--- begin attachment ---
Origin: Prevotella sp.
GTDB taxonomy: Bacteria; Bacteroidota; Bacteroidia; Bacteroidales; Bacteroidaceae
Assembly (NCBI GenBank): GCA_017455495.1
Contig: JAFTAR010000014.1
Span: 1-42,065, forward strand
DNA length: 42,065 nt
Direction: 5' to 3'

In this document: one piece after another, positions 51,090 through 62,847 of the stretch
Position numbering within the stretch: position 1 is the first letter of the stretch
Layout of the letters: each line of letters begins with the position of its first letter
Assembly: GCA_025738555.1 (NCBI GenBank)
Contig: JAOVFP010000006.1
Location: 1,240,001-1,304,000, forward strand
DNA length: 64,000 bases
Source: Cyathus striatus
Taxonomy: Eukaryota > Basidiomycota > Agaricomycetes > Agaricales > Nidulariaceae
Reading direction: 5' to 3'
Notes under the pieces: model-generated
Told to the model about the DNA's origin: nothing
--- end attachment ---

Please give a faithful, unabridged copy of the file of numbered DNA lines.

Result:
Origin: Prevotella sp.
GTDB taxonomy: Bacteria; Bacteroidota; Bacteroidia; Bacteroidales; Bacteroidaceae
Assembly (NCBI GenBank): GCA_017455495.1
Contig: JAFTAR010000014.1
Span: 1-42,065, forward strand
DNA length: 42,065 nt
Direction: 5' to 3'

In this document: one piece after another, positions 51,090 through 62,847 of the stretch
Position numbering within the stretch: position 1 is the first letter of the stretch
Layout of the letters: each line of letters begins with the position of its first letter
Assembly: GCA_025738555.1 (NCBI GenBank)
Contig: JAOVFP010000006.1
Location: 1,240,001-1,304,000, forward strand
DNA length: 64,000 bases
Source: Cyathus striatus
Taxonomy: Eukaryota > Basidiomycota > Agaricomycetes > Agaricales > Nidulariaceae
Reading direction: 5' to 3'
Notes under the pieces: model-generated
Told to the model about the DNA's origin: nothing